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NLG DU chapter hosts Ward Churchill

National Lawyers Guild
DENVER- Ward Churchill will speak Tues, Oct 7, 12-1pm at DU’s Sturm College of Law, Room 180, on THE MYTH OF ACADEMIC FREEDOM, sponsored by the National Lawyers Guild. Detractors are already raising a stir. They’re not scholars, what stake do they have in repudiating Churchill’s work?

If they are simply cheerleading the Eichmann-remark backlash which led to Churchill’s dismissal, the charges of plagiarism seem to have already been debunked. Churchill’s colleagues have weighed in with their testimony, and leading academics have likewise spoken against the actions taken against him.

Nevertheless, the National Lawyers Guild got some flak for sponsoring this lecture. Here’s a note circulated to its members:

Dear NLG:
I am dismayed that you are sponsoring a talk by Ward Churchill. I do not regard him as a fit spokesperson for the progressive movement. While his firing was undoubtedly motivated by the opprobrium engendered by his outrageous and ill-considered comparison of the people in the World Trade Center to Adolf Eichmann, the grounds cited by the University of Colorado for his firing are plagiarism, a serious breach of academic ethics. Churchill is a fourth-rate thinker, he should not have been granted a doctoral degree in the first place, and he should not now be able to peddle his mediocre cant on the lecture circuit — why are you enabling him to do so, and why do imagine that he is qualified to address the issue of academic freedom in general? It is clear that his comments were not made pursuant to his work as an academic, so whether his firing was justified or not, his case is hardly exemplary of the infringement of academic freedom. I do not plan to attend.

I’ll withhold the idiot’s name. But let’s look into what the email author did not, before opening his trap to parrot the usual disinfo talking points. From Tom Mayer, Department of Sociology, University of Colorado at Boulder:

The research misconduct charges against Ward Churchill are of two general kinds: charges of faulty research and charges of plagiarism. The faulty research accusations have been largely discredited through the efforts of professors Eric Cheyfitz, Michael Yellow Bird, David Stannard, Huanani-Kay Trask, James Craven, Ruth Hsu, and others. These independent scholars, all of whom are intimately familiar with Native American history and culture, have shown that the Report of the Investigative Committee (henceforth called Report) finding Churchill guilty of research misconduct contains numerous errors of omission and commission. The Report improperly converts legitimate scholarly controversies into indictments of the positions taken by Professor Churchill.

Procedural fairness in modern jurisprudence requires that accusation, formal charging, decisions about evidence, and imposition of penalties should be clearly separated. This has not happened in the case of Ward Churchill. The CU administration, usually in the person of Provost Philip DiStefano, has functioned as Churchill’s accuser, grand jury, tribunal selector, and sentencing judge. This concatenation of roles makes it easy for political motivations to penetrate the process of adjudication. While a charade of academic due process has been maintained, the treatment of Ward Churchill strongly resembles a political lynching. The plagiarism charges against Professor Churchill are superannuated, unproven, substantively inconsequential, and either wrongheaded or misdirected. His reputation as a scholar has suffered egregiously and unjustifiably as a consequence.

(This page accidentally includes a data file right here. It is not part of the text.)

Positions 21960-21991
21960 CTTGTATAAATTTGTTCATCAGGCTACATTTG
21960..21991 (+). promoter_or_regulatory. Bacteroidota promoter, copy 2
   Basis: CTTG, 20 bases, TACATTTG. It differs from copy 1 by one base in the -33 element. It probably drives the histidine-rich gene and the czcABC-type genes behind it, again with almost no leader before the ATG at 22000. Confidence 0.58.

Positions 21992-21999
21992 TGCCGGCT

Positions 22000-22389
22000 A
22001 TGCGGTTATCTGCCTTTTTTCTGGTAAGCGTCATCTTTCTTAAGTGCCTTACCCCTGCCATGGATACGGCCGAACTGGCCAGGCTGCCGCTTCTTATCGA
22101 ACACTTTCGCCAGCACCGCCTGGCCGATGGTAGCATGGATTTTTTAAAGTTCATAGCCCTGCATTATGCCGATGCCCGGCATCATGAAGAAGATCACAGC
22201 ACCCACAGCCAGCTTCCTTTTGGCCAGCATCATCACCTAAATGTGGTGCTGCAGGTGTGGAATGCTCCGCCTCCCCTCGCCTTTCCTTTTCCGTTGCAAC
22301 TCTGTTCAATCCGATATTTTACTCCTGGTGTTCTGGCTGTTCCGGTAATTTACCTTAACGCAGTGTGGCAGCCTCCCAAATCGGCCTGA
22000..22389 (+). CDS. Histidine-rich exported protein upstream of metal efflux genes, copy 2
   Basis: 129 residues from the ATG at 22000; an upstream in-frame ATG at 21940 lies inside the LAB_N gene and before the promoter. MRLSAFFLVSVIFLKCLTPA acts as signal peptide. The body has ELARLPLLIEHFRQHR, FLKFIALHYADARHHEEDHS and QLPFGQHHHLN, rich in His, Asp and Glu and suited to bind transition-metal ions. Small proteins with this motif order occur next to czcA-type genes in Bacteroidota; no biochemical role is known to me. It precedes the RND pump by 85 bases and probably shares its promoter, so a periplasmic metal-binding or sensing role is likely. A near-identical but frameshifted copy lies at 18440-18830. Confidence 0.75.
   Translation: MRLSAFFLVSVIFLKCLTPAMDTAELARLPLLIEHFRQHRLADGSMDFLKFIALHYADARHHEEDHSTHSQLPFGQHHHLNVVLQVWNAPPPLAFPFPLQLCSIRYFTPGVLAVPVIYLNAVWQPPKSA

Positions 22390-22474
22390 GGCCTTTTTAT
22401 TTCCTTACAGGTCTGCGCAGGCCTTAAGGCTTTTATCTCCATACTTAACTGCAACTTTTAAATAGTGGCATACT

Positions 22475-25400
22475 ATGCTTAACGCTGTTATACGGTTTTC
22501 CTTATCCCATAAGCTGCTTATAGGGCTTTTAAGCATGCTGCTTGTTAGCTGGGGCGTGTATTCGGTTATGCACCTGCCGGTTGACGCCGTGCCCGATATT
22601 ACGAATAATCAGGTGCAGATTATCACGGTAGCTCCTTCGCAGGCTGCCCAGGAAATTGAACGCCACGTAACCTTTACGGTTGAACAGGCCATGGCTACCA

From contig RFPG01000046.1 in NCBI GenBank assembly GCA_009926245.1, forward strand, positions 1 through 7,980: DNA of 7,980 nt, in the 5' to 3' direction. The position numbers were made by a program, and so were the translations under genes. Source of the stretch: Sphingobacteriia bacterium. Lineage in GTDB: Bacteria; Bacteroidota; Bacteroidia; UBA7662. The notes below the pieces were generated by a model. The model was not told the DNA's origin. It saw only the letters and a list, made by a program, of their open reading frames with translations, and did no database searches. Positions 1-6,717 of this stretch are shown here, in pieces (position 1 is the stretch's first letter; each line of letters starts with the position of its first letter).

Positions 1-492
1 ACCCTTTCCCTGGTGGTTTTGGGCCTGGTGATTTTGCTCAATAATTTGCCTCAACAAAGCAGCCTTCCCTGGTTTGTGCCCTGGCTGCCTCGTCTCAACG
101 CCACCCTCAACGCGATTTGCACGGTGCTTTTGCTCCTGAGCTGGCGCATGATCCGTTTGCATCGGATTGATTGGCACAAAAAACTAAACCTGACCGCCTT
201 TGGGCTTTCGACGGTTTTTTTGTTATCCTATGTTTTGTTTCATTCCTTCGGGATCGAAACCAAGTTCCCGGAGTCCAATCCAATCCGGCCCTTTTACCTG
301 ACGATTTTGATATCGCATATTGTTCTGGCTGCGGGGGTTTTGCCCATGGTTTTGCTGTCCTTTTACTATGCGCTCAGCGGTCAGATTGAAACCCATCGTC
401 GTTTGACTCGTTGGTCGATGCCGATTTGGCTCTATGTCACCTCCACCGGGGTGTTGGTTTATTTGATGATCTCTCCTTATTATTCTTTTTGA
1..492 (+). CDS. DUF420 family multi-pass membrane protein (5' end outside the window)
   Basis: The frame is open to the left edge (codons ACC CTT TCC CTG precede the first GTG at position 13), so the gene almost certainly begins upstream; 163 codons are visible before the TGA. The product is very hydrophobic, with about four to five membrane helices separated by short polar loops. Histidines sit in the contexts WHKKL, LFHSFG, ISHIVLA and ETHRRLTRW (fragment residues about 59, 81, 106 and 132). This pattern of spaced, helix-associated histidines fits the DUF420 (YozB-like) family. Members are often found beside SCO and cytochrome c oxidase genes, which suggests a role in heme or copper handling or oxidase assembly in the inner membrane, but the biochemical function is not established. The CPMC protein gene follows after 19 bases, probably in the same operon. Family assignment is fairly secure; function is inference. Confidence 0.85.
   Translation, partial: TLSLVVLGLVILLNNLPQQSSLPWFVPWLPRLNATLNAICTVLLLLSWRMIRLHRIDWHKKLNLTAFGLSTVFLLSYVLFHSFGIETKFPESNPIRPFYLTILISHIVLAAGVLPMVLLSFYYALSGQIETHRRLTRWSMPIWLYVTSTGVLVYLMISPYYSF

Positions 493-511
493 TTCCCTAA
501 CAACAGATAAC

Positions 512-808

A number of academic luminaries published this May 2007 advert in the NYT Review of Books: An Open Letter Calling on the University of Colorado to Reverse its Recommendation to Dismiss Professor Ward Churchill. An excerpt:

The relentless pursuit of and punitive approach of the University of Colorado at Boulder to Professor Ward Churchill is a revealing instance of the ethos that is currently threatening academic freedom. The voice of the university and intellectual community needs to be heard strongly and unequivocally in defense of dissent and critical thinking. And one concrete expression of such a resolve is to oppose the recommended dismiss Ward Churchill from his position as a senior tenured faculty member.

Without nurturing critical thought, learning tends toward the sterile and fails to challenge inquiring minds. For this reason alone, it is crucial that we who belong to the academic community join together to protect those who are the targets of repressive tactics, whether or not we agree with the ideas or expressive metaphors relied upon by a particular individual.

Signed by:
Derrick Bell, Visiting Professor of Law, New York Univ. School of Law
Noam Chomsky, Massachusetts Institute of Technology
Juan Cole, University of Michigan
Drucilla Cornell, Rutgers University
Richard Delgado, University Distinguished Professor of Law, and Derrick Bell Fellow, University of Pittsburgh
Richard Falk, Milbank Professor of International Law Emeritus, Princeton University; Visiting Distinguished Professor (since 2002), Global Studies, University of California, Santa Barbara
Irene Gendzier, Boston University
Rashid Khalidi, Edward Said Professor of Arab Studies; Director – Middle East Institute, Columbia University
Mahmood Mamdani, Herbert Lehman Professor of Government and Anthropology, Columbia University
Immanuel Wallerstein, Senior Research Scholar, Department of Sociology, Yale University
Howard Zinn, professor emeritus, Boston University

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